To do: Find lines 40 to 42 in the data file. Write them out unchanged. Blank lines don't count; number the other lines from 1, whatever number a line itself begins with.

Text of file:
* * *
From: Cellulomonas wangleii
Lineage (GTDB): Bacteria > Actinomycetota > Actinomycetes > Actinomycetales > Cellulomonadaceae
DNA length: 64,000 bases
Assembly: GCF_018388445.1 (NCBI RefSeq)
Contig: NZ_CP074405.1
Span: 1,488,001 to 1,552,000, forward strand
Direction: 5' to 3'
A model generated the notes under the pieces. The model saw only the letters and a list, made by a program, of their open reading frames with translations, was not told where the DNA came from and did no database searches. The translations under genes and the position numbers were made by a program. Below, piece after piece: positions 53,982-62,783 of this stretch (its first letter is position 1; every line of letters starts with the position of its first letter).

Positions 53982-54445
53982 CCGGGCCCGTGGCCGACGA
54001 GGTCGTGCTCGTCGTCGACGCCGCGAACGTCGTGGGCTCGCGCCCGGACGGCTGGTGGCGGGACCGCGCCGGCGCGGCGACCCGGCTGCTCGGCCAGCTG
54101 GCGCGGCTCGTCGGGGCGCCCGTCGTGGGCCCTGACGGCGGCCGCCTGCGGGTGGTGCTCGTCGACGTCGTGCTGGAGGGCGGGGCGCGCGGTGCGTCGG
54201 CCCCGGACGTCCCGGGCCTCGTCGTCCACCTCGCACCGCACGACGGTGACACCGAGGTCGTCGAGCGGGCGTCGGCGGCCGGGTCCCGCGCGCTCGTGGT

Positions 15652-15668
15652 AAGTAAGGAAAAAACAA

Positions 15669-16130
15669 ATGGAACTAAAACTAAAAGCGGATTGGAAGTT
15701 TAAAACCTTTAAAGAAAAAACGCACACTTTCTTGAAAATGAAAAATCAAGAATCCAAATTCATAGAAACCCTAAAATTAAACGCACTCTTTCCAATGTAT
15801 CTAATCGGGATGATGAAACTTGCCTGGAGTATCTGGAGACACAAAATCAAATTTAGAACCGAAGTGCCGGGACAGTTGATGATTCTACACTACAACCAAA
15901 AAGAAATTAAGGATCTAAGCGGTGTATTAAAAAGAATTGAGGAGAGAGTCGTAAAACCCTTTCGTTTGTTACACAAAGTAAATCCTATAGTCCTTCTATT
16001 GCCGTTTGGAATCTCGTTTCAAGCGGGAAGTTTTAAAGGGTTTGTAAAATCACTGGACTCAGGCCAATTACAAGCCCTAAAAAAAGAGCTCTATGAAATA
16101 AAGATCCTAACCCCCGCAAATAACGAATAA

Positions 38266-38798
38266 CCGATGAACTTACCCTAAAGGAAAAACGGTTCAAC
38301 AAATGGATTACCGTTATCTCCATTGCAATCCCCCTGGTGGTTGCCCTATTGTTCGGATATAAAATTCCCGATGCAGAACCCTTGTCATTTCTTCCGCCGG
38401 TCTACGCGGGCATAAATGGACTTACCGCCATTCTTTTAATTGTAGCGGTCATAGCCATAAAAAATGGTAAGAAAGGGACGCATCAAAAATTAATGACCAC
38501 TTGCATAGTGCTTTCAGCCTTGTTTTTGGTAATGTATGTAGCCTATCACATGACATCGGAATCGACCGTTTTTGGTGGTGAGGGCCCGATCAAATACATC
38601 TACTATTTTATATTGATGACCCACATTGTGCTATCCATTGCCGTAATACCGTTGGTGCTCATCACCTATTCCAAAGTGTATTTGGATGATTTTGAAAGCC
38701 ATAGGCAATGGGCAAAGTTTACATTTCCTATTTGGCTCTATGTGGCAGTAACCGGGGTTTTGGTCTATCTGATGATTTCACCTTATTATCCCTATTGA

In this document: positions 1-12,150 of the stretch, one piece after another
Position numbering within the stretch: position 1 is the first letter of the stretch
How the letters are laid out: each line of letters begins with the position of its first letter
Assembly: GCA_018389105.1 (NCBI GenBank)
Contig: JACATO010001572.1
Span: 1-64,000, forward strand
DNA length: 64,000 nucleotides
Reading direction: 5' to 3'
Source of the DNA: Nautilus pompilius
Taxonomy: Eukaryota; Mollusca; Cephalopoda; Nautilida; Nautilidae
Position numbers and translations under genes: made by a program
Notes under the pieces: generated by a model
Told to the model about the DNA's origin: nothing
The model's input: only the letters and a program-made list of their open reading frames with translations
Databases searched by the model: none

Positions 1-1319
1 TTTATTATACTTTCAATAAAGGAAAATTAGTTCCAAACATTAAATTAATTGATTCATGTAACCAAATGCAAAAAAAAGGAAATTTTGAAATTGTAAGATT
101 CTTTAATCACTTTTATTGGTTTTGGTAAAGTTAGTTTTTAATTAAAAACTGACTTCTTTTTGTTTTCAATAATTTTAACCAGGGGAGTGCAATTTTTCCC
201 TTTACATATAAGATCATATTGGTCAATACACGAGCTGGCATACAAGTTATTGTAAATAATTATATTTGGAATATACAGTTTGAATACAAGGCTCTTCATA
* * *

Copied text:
Position numbers and translations under genes: made by a program
Notes under the pieces: generated by a model
Told to the model about the DNA's origin: nothing